Recognized as one of the finest classical dancers of our time, Jacques d’Amboise now leads the field of arts education with a model program that exposes thousands of school children to the magic and discipline of dance. In 1976, while still a principal dancer with New York City Ballet, Mr. d’Amboise founded National Dance Institute in the belief that the arts have a unique power to engage and motivate individuals towards excellence.
His contributions in arts education have earned him numerous awards and honors including:
1986 The Governor’s Award for outstanding contributions to the arts and culture of New York State
1988 The Paul Robeson Award for excellence in the field of the humanities
1989 The first annual Producer’s Circle Award for public service
1990 A 1990 MacArthur Fellowship: The Capezio Award
1993 The Award for Distinguished Service to the Arts from the American Academy of Arts and Letters
1995 The Museum of the City of New York’s “$24 Award”
1995 The National Caring Award, The Caring Institute
1995 The Kennedy Center Honors
1996 The NCEA St. Elizabeth Ann Seton Award
1998 The National Medal of Arts
1999 The Dance Magazine Award
2000 The Town Hall Friend of the Arts Award
2001 The Heinz Award
2002 A People First honoree, People magazine
2002 The Arison Award
2002 The James Keller Youth Award, The Christophers
2004 The Mayor’s Award for Arts & Culture
2007 Induction into The American Academy of Arts & Sciences
2007 The Children’s Champion Award, Child magazine
2010 The Vasterling Award for Artistic Vision and Excellence in Dance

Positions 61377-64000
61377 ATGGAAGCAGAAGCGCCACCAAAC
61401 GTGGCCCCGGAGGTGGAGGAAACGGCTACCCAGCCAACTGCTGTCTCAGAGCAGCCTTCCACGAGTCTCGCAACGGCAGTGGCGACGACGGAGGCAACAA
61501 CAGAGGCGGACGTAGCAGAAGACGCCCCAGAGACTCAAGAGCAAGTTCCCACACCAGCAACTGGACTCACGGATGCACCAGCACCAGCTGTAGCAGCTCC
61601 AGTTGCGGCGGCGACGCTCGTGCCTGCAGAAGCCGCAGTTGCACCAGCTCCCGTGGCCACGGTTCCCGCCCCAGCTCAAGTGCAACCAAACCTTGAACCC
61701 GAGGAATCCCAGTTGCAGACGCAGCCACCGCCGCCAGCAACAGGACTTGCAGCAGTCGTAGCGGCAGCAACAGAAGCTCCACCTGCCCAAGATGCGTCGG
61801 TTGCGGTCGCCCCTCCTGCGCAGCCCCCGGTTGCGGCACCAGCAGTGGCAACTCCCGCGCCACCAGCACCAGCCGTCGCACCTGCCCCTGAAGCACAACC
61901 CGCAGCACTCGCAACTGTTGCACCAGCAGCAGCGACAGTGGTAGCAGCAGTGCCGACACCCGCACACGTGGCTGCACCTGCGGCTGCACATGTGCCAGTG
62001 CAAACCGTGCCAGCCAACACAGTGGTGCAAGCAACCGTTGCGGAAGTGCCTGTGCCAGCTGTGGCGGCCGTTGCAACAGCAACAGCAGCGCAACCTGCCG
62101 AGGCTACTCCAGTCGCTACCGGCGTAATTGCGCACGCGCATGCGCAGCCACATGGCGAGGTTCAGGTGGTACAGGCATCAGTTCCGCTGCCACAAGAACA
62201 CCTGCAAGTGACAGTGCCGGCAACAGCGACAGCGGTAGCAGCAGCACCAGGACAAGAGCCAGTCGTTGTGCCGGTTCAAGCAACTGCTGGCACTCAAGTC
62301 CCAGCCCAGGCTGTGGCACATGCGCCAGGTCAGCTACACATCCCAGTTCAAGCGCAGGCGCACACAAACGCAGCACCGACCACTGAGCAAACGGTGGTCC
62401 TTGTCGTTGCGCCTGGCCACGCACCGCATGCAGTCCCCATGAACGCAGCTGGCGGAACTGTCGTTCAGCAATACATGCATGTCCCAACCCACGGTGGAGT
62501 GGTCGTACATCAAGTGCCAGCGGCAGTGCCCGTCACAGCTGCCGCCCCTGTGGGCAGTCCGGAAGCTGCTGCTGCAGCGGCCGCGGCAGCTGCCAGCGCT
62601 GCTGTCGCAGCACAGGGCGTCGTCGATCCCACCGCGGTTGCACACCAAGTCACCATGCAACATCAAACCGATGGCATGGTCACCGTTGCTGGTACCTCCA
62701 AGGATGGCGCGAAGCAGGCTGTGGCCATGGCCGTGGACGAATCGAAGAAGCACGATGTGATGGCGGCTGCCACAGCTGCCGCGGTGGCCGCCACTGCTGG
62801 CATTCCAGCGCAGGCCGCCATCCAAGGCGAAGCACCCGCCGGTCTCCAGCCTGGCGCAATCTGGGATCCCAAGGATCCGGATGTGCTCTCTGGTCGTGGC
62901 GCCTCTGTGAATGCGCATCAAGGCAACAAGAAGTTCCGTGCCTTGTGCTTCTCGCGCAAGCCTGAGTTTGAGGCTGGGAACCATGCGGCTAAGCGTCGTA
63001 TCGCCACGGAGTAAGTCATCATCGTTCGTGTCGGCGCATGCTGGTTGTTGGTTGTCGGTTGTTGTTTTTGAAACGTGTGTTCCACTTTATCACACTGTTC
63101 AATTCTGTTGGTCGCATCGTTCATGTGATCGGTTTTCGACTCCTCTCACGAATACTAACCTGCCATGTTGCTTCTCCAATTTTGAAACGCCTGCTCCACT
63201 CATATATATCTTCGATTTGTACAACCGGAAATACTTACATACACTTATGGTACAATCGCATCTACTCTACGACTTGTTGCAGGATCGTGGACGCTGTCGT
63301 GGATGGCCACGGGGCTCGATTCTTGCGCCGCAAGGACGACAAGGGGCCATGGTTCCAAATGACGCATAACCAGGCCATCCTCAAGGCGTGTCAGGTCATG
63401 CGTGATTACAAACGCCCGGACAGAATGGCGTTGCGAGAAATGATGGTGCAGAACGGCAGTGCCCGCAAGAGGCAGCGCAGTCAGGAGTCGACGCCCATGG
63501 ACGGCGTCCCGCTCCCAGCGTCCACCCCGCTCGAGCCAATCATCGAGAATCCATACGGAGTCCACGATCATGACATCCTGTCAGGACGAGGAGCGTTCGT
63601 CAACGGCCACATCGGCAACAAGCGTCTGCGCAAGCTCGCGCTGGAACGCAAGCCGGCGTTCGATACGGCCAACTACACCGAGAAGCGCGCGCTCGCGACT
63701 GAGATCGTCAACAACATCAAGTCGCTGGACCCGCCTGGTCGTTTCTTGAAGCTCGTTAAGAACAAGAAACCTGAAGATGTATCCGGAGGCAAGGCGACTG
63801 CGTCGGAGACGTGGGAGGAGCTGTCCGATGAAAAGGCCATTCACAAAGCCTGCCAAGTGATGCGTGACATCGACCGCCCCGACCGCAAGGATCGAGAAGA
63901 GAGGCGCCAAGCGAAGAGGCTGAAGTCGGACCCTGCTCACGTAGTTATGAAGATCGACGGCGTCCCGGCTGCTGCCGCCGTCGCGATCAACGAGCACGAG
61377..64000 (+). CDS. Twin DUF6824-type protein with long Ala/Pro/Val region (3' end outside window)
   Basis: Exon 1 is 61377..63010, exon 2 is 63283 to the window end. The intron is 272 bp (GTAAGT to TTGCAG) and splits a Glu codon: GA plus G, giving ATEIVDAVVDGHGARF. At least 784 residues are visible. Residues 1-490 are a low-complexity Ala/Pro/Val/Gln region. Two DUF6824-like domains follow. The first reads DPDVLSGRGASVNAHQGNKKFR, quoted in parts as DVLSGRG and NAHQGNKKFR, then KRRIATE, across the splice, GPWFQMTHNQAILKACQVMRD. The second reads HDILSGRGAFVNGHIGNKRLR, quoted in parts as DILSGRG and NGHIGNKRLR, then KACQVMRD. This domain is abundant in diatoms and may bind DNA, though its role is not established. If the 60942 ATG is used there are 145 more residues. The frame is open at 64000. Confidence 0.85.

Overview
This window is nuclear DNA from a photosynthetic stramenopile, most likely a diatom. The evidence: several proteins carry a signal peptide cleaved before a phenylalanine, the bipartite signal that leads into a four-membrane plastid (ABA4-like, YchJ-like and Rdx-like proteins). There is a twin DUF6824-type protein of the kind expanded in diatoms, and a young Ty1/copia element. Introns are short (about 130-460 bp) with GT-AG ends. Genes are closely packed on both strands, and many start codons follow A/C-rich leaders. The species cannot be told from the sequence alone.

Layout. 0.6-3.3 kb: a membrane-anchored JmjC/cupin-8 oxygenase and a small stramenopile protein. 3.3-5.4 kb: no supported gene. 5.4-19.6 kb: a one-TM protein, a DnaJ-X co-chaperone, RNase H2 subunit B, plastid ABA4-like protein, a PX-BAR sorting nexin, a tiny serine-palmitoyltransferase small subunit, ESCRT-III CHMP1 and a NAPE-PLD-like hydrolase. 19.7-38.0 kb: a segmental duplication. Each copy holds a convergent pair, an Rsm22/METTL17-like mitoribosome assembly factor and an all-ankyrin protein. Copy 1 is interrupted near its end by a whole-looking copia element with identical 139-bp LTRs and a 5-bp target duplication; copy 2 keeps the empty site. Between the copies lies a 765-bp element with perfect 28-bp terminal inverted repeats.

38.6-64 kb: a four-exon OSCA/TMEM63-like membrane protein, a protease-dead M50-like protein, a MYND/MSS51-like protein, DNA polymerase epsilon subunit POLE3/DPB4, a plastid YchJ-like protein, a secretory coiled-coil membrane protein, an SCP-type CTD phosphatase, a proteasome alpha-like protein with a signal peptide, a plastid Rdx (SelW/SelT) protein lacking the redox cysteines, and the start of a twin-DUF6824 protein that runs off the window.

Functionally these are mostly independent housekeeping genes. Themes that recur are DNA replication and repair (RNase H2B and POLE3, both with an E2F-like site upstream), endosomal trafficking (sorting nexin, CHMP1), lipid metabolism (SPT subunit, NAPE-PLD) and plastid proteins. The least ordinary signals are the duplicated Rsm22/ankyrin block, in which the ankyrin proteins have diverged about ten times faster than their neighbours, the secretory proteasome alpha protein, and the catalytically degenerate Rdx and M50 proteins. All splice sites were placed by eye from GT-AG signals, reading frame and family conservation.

2011 The Fred and Adele Astaire Award
2011 Lifetime Achievement Award, Dance Teacher magazine
2011 The Nancy Hank Fellowship, Duke University
2015 The Nelson A. Rockefeller Award for Creativity
Mr. d’Amboise holds Honorary Doctorates from the Julliard School, Duke University, Boston College, University of the South, Franklin Pierce College, St. Joseph College, Montclair State University, Monmouth University, Bates College, Saint Peter’s College, the College of New Rochelle, and Bank Street College of Education. Mr. d’Amboise is also an honorary Big Brother.
“He Makes Me Feel Like Dancin’,” a 1984 PBS documentary film about his work with NDI, won an Academy Award, six Emmy Awards, the Peabody Award, the Golden Cine Award, and the National Education Association Award for the advancement of learning through broadcasting. He has also served as a full professor and Dean of Dance for two years at SUNY Purchase, and as a visiting professor at the College of Creative Studies at the University of California at Santa Barbara, for 11 years.
Mr. d’Amboise began his ballet training with Madame Seda in Washington Heights, New York. Within a year, at the age of eight, he continued his studies at the School of American Ballet with George Balanchine, Anatola Oboukhoff, and Pierre Vladimiroff. At age 12, he performed with Ballet Society, the immediate predecessor to New York City Ballet. Three years later, barely 15, he joined New York City Ballet, and the following year, made his European debut at London’s Covent Garden. As Balanchine’s protégé, Mr. d’Amboise had more works choreographed specifically for him by the Ballet Master than any other dancer, including the ballets Stars and Stripes, Tchaikovsky Pas de Deux, Episodes, Figures in the Carpet, A Midsummer Night’s Dream, Jewels, Raymonda Variations, Meditation, and Brahms-Schoenberg Quartet. Mr. d’Amboise is most remembered for his portrayal of what critics called “the definitive Apollo.” As a choreographer, Mr. d’Amboise’s credits include almost 20 works commissioned for New York City Ballet.
Mr. d’Amboise’s work in dance education has taken him all over the world—from the extremes of Yakutsk, Siberia, to the Danakil Desert in Ethiopia, from over 1,200 feet below sea level at the Dead Sea to the mountains of Nepal, and from the dryness of the Atacama Desert in Chile to rainforests on the island of Kauai in the Hawaiian chain. Over the last 42 years, NDI programs in New York City and its associates, both nationally and internationally, have reached and influenced over two million children.